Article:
I’ve talked many times before about why the gastric sleeve surgery cost at our high-tech Mexico hospital is such a bargain (hint: everything—including one of the best surgical teams in the world—costs less right across the border). But some patients worry that that life after vertical sleeve gastrectomy will be a lot more expensive than it was before. Specifically, will their food bill increase by leaps and bounds after adopting a healthy, post-VSG way of eating? The short answer is that it doesn’t have to. Here are some tips to keep more money in your pocket.
Tip #1: Know what’s in season.
Produce is a big part of a gastric sleeve diet. Greens, non-starchy vegetables like broccoli and peppers, and even some fruits should make up the bulk of your plate. Not only are these foods low in calories and carbs, but study after study shows that your body thrives on them. But a stroll down the fruit-and-veggie aisle shows that they can be surprisingly expensive. What’s a sleever to do? Learn what’s in season and plan accordingly. The U.S. is so large geographically that few things are in season at the same time all over the country, so search the web for charts that identify which crops are in season locally. Of course, the easiest way to know is to hit up a farmer’s market, but if that’s not possible, do your research before hitting the supermarket.
Tip #2: Stop wasting food.
Any food you buy and then throw out is extremely expensive. Too many people shop as an aspirational exercise, rather than based on what they’ll actually eat. If you’ve always hated asparagus, it won’t magically become your favorite vegetable this week just because you think you should be eating it. Leave it on the shelf. The truth is that there’s no one magical food that’s essential to your health. There are so many high-quality protein and produce options that there’s no need to buy stuff you don’t love. And remember that one of the best tools in eliminating food waste is your good ol’ freezer. Neighbor begging you to take as much zucchini as you want from their overflowing garden? Grab them all and freeze what you can’t use right away. That pint of blueberries about to turn fuzzy? Freeze them! Great sale on chicken breasts? You know what to do. You can toss frozen produce into healthy smoothies, and frozen protein will last for months.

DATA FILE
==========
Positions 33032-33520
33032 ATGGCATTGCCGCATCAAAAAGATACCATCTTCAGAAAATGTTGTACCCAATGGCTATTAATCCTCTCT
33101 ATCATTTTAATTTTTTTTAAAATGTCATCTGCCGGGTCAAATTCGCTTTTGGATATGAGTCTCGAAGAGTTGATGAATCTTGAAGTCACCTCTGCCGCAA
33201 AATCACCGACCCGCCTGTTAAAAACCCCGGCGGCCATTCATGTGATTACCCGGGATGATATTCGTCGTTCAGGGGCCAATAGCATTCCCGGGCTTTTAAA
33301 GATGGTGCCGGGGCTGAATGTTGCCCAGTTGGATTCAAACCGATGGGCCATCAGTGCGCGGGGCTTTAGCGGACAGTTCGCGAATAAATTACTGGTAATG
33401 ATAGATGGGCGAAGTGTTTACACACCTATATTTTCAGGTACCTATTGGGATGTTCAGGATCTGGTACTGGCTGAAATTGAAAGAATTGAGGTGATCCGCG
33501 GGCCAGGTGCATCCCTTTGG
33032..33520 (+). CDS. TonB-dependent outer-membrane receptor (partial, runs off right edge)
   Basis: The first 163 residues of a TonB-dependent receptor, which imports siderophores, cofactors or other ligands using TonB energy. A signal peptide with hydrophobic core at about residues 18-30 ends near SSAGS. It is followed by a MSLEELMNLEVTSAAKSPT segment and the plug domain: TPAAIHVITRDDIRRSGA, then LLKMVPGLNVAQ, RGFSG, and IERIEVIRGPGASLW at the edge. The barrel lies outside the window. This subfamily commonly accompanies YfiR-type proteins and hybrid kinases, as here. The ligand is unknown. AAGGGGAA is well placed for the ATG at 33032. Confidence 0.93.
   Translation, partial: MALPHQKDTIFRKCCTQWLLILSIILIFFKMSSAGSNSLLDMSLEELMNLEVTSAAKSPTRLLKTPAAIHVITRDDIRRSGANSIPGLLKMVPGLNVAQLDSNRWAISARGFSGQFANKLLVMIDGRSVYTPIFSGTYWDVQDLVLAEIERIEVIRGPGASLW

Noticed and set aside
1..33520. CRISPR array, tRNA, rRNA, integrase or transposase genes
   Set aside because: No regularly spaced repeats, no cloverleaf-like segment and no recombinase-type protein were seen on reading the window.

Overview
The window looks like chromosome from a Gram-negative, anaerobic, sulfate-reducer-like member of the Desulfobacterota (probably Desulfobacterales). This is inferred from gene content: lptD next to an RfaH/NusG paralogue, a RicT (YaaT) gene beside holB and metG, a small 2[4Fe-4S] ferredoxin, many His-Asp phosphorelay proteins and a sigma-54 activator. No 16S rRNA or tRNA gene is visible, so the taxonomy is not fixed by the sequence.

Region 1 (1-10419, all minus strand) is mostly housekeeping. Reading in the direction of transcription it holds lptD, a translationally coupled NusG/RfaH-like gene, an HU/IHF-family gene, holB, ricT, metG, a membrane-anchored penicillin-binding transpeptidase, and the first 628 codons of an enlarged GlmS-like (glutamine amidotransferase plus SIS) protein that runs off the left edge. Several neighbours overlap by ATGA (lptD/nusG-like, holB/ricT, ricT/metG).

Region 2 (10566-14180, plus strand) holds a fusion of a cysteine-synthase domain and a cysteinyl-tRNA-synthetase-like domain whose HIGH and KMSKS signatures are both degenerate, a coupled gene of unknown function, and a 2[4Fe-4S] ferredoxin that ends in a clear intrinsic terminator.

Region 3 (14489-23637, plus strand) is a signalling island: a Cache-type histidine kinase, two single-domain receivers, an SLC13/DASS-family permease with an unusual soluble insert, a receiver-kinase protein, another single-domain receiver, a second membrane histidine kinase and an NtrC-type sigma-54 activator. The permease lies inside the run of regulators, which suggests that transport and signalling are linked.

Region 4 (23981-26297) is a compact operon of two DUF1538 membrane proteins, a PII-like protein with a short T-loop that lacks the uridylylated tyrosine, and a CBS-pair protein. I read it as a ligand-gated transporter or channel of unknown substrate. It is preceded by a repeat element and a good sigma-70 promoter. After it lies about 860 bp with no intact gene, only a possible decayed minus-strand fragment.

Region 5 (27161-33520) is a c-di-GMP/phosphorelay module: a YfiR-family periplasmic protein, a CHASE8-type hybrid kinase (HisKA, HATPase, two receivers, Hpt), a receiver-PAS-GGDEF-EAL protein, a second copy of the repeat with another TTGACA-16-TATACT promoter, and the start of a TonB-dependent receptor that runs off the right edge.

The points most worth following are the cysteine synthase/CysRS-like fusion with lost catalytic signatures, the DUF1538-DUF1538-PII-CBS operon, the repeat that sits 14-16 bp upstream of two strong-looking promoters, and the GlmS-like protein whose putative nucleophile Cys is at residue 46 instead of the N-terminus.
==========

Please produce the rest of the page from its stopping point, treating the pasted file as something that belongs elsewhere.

Tip #3: Plan your menus.
Hitting the grocery store after work, when you’re rushed and hungry, is a recipe for grabbing whatever is easiest (ie: most expensive). Not to mention that you’ll probably be tempted to grab food that won’t help your VSG goals. Plan what you’ll eat for the coming week and then try to batch some things that appear frequently in those plans. For example: wash your greens, grill a bunch of chicken breasts, and roast a couple of heads of cauliflower. Knowing you have a plan (and hopefully some prep done) can virtually eliminate expensive last-minute buys. It also ensures you only buy the amount of food you’ll need for the week.
Tip #4: Don’t buy single-use ingredients.
Sure, you want to keep things interesting in the kitchen, but any way of eating becomes expensive when you buy high-end ingredients that you won’t use often. Instead of the fancy black vinegar listed in the recipe, can you sub in your $2 bottle of balsamic or even cider vinegar? And that fiery chicken dish will taste just as good if you swap piri piri for the cayenne or hot sauce in your pantry.
Tip #5: Eat real food.
Packaged and processed stuff adds up quickly at the cash register. For those who want or need to maximize their food dollars, making something yourself from simple, fresh ingredients is always going to be a better value. Buying pre-cooked and chopped chicken is a lot more expensive than raw chicken from the meat counter. Same with pre-peeled or -chopped produce. But it goes farther than that. Low-carb convenience meals, keto shakes and bars, and other processed foods many patients rely on can make your wallet shrink faster than your waistline. Real food not only delivers optimal results for gastric sleeve patients, but it’s available at a cost you can swallow.
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“Changing lives…one sleeve at a time”.